Browsers are boring. took the EU long enough to pick up on it. if it was important enough they'd have 'noticed' sooner. Too busy subsidizing french farmers, etc. now they see a way out of the Greek/Spain crisis.
    TechsUK
    • +1 Here

      Well said.
      TheCyberKnight
      • Banning browser bundling is BS

        What have these socialist nuts shaped the world into, really? MSFT wanted their Windows to be more attractive so they bundled a browser in it, which would benefit the end users as well. It's a win-win, right?

        "No, no, no," says the politicians. "It's illegal if you provide customers more functionality. It breaks laws if you improve the quality of your products. It's a crime if you make your products more appealing. We the politicians understand that customers would prefer a Netscape browser at 40$/each to a free IE. Why? Because we say so. It's thus MSFT's duty to dumb their Windows down so loser companies like Netscape and Opera can compete."
        LBiege
        • Spoken like a true retard

          If you want choice then you don't want a monopoly. Which is the definition of Windows for the most part.
          GoPower
          • Spot on!

            These NBM trolls and fanatics want all Microsoft's competitors to disappear. Just great. That way, anyone who doesn't like paying for MS products wouldn't have a choice, and MS wouldn't have to make any improvements to the product other than jacking up the price to Adobe levels.

            I can hardly wait!
            non-sycophant
          • Sounds like someone is bitter

            Complain to Apple to lower their prices or offer cheaper models. The issue isn't Microsoft having a monopoly, it's that there are no good options for a full-fledged computer in the $400 range other than a Windows-based machine. Linux-based systems never pick up steam for the same reason Windows Phone is struggling- relatively small app base (compared to Windows / OS X) and not enough exposure.

            It's simple economics. Why did the iPad enjoy like a 90% market share until the $199 7" tablets showed up? The only solution people had was the iPad. Now they have a much less expensive option and numbers have eaten away dramatically at the iPad lead.

            Ask Samsung how well their overpriced-for-the-features Chromebooks are selling...
            ikissfutebol
          • This is basically wrong in many ways

            Your argument seems basically to be that the issue isn't with Microsoft bundling IE with Windows, but in the lack of good browser alternatives. (a.k.a. markets auto-regulate themselves, products lose in popularity when better alternative come up.)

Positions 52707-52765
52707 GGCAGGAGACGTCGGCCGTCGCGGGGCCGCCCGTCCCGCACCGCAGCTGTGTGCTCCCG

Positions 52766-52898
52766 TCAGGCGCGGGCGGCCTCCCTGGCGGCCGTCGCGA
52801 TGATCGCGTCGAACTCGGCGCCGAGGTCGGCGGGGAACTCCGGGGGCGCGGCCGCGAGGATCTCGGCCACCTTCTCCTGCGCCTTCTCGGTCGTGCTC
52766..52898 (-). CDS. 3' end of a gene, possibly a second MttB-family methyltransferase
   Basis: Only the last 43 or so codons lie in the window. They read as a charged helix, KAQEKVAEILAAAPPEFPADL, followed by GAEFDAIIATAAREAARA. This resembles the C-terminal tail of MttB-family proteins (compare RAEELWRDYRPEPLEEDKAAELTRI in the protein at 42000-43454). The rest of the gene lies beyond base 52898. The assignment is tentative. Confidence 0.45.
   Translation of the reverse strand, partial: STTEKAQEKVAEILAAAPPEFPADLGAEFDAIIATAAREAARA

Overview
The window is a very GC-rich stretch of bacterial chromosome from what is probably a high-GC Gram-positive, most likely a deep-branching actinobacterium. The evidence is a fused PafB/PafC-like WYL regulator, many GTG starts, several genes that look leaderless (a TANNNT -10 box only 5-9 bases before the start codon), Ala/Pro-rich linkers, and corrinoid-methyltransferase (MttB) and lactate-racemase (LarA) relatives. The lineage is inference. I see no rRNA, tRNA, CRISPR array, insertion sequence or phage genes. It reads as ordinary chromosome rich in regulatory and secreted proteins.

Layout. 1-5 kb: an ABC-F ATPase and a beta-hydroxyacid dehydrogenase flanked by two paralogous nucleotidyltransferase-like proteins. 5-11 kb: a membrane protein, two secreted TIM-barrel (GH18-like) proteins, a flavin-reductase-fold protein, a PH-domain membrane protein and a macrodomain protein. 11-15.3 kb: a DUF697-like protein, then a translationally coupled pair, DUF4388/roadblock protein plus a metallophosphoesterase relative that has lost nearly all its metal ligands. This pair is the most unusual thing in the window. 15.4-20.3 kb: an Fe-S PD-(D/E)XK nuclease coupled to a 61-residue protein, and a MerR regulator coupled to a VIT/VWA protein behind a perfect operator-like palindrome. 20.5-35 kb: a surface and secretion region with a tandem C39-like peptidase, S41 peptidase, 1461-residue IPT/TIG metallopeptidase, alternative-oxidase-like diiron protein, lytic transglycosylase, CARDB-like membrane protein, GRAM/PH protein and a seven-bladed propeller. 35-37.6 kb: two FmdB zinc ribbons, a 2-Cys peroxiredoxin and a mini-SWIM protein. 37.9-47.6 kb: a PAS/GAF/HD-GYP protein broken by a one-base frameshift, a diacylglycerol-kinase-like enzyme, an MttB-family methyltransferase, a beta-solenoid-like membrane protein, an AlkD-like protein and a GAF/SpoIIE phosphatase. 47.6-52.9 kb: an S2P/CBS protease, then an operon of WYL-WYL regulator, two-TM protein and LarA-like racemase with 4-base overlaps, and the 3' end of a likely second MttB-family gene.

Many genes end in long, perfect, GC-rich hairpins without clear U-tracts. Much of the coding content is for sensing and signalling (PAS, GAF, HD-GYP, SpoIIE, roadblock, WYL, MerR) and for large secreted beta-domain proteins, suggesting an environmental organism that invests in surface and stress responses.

One question : On what planet are you living on? You have one, big live PROOF that this isn't true, which is the very thing we are talking about here : Browser. EI undeniably sucks BIG TIME and sure has a bigger share of the market than it deserves. How to explain that? Monopoly. (Because auto-regulating markets require people to be knowledgeable, which they are not.)
            Death to Stupid
        • GoPower!

          Let these corporate shills know we aren't swallowing any of their monopoly bullsh!t.\\

          +1
          CaviarBlack
        • Can't dumb down windows anymore than the rock bottom that it is

          So LBiege, you have a problem clicking ONCE on a ballot page, only when starting a PC for the first time, in order to choose your browser. If that is dumbing down windows, then lets hope for a quick demise when 8 comes out. The EC is not really concerned about which browser you use; they are concerned that there would be much less competition for IE and thus less innovation. BTW Mighty Soft was only looking at the ad revenue and the ability to direct searches (top listings) to the companies that pay them for the service. MS has never been about innovation and is more about buy & shut down and to a lesser degree buy & assimilate. I know that many people (probably over half of the US population) that use a computer without knowing much about how to effectively operate it. If you don't give them options they will stick with what is provided. When MS controls the market, innovation slows to a crawl and it takes other companies to be creative.
          Jesster
        • MS non-compliance